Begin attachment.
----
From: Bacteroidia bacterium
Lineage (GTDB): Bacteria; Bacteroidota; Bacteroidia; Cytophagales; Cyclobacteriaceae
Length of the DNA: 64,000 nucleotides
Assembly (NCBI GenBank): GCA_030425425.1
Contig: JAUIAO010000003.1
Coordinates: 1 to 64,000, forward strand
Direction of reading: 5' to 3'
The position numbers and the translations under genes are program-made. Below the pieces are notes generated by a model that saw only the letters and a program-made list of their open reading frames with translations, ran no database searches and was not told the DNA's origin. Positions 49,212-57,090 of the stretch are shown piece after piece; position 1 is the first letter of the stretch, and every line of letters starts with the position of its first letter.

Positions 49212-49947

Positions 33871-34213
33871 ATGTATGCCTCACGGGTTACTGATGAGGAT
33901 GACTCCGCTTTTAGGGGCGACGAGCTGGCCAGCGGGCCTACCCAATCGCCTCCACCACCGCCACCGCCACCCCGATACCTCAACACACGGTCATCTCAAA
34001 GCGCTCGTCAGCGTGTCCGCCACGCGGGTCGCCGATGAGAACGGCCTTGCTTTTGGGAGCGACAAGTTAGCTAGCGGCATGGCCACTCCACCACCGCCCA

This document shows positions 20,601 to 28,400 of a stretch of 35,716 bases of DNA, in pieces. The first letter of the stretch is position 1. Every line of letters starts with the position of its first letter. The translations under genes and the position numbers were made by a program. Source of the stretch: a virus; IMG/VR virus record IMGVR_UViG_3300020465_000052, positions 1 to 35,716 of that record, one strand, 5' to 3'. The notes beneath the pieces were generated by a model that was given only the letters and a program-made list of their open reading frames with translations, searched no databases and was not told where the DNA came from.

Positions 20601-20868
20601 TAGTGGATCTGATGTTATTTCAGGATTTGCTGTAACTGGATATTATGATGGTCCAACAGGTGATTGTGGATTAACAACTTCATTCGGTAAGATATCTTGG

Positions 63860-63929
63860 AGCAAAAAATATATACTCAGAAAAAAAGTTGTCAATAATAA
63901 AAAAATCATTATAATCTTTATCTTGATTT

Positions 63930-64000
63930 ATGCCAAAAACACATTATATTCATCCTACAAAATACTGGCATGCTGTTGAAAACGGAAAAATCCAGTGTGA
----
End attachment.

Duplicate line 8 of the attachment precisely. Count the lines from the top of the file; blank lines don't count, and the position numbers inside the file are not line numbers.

The position numbers and the translations under genes are program-made. Below the pieces are notes generated by a model that saw only the letters and a program-made list of their open reading frames with translations, ran no database searches and was not told the DNA's origin. Positions 49,212-57,090 of the stretch are shown piece after piece; position 1 is the first letter of the stretch, and every line of letters starts with the position of its first letter.